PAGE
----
Teens on school violence: 'Everybody's dying young'

Darin Toliver (left) and Chad Dion Lassiter, of Black Men at Penn, speak with students yesterday at South Phila. High.

Britney Harper knows all too well about the pain of losing a loved one to violence.

It has been nearly a month since her boyfriend, Tyree Parks, 18, a standout South Philly High football star, was gunned down on his way from coaching a basketball game at another high school.

"I'm sad all the time. I'm crying all the time," Britney, 15, said when reached last night. "They shot him over some dumb stuff."

Britney's plight is one of thousands of examples of city youths who suffer the devastating affects of violence committed by their peers, a dilemma that city and district officials say requires urgent intervention.

During a group session hosted at the school by the social group Black Men at Penn, Britney and roughly 20 other South Philly High teens weighed in on the matter.

"Everybody's dying young these days," said Lyonna Whitmore, 15. "They're fighting over 'hoods."

When asked what may have sparked last week's flash-mob rampage in Center City, in which 16 teens were arrested, Mahdiyha Harper, who is no relation to Britney, cited peer pressure. "It's a group of followers who want to be down," she said.

District and school officials, along with school and city police, will decide how to proceed with disciplining youths involved in the melee, after they review surveillance footage and interview many of the youths who were there, said district spokesman Fernando Gallard.

Chad Dion Lassiter, who heads the organization and who hosts the weekly discussions at South Philly High with different groups of youth, said that by the end of the school year "we hope to have instilled in them a moral compass."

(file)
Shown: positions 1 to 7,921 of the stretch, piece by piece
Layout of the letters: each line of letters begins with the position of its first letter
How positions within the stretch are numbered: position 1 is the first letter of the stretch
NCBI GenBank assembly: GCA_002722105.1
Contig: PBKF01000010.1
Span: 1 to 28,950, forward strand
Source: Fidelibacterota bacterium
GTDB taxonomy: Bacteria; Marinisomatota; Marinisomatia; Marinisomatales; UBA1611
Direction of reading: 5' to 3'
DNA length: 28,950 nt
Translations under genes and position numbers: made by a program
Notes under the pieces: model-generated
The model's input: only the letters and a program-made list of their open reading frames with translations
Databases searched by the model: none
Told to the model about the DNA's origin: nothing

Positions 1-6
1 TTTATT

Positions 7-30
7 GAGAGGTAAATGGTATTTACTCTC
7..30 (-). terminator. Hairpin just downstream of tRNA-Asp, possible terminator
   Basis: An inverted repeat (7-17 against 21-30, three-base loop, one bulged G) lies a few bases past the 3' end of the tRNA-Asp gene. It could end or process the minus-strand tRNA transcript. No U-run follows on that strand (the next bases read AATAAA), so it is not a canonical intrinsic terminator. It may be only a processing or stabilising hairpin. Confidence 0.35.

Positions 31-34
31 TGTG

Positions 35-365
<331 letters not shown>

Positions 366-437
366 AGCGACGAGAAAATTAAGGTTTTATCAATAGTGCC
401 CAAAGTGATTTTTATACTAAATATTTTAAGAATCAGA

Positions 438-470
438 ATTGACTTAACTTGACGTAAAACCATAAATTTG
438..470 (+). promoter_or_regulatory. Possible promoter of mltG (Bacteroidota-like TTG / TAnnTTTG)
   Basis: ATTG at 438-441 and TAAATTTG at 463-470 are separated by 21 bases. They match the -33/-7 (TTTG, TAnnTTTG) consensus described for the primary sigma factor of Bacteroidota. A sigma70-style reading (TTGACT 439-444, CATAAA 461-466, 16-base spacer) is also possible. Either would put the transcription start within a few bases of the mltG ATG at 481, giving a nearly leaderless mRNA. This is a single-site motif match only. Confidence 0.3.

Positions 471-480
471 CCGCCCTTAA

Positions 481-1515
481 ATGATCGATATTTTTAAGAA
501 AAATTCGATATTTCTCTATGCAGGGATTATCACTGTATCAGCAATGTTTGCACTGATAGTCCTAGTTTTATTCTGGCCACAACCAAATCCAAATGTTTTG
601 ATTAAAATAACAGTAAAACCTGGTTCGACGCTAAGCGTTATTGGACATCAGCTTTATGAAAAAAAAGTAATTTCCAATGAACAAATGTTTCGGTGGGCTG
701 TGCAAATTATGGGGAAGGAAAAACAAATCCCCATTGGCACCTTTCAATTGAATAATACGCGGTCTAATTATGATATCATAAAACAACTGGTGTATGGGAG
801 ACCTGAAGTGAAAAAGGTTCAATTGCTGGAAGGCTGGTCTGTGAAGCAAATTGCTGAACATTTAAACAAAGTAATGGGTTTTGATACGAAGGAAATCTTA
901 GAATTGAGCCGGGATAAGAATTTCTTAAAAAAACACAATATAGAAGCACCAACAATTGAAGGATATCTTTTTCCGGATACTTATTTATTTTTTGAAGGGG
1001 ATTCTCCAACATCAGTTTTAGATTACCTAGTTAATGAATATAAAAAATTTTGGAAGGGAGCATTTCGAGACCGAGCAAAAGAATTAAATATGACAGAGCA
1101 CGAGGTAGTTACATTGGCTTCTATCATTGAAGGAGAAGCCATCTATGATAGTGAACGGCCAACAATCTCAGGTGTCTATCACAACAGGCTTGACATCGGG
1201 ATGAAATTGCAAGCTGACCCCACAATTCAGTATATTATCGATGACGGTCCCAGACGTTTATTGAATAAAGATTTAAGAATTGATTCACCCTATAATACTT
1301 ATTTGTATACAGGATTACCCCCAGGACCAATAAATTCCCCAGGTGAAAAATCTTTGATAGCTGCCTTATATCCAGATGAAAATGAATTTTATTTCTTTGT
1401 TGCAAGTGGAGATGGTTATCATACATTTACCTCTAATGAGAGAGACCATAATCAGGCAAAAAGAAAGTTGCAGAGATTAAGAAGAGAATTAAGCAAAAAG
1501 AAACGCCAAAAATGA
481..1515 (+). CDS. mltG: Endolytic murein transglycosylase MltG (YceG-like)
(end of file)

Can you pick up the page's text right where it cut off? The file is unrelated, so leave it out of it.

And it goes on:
But at the moment, said freshman Danielle Williams, the actions of a few bad apples negatively affect them all.

"[People] have this misperception and we go and do what with that perception?" she asked.

"We prove them right."

Darin Toliver, who co-facilitates the talks, also stressed to the youth the importance of accepting other cultures.

"It's important to get you to understand them and remove the lens from yourself," Toliver said, referring to the number of immigrant students at the school. "Imagine how they feel."

Violent incidents in district schools have been on the decline, and at a School Reform Commission meeting earlier yesterday, Superintendent Arlene Ackerman reiterated her pledge to continue the trend, laying out the district's plans to team up with city agencies and community groups.

In about the last 18 months, 274 students have been expelled from district schools, and officials have handed down more than 18,000 suspensions during the school year, she said.

"What I've said before and I'll say it again today: Youth violence affects everyone's life, that's why everyone needs to be a part of this solution," she said.

Flanked by several top city officials and community members, Ackerman said that the violence committed by young people has become a cycle that's taken its toll on not just the young, but the community as a whole.

Ackerman, along with Police Commissioner Charles Ramsey, District Attorney Seth Williams and others, said they would take joint measures to combat the issue.

Their plans include seating a panel to examine the crisis, establishing chapters of youth violence networks in middle and high schools, and enforcing restorative justice programs for students who've been expelled or suspended, Ackerman said.

Officials also propose starting a program to combat the city's truancy program. Officials reported that roughly 12,000 of 160,000+ students skip school each day.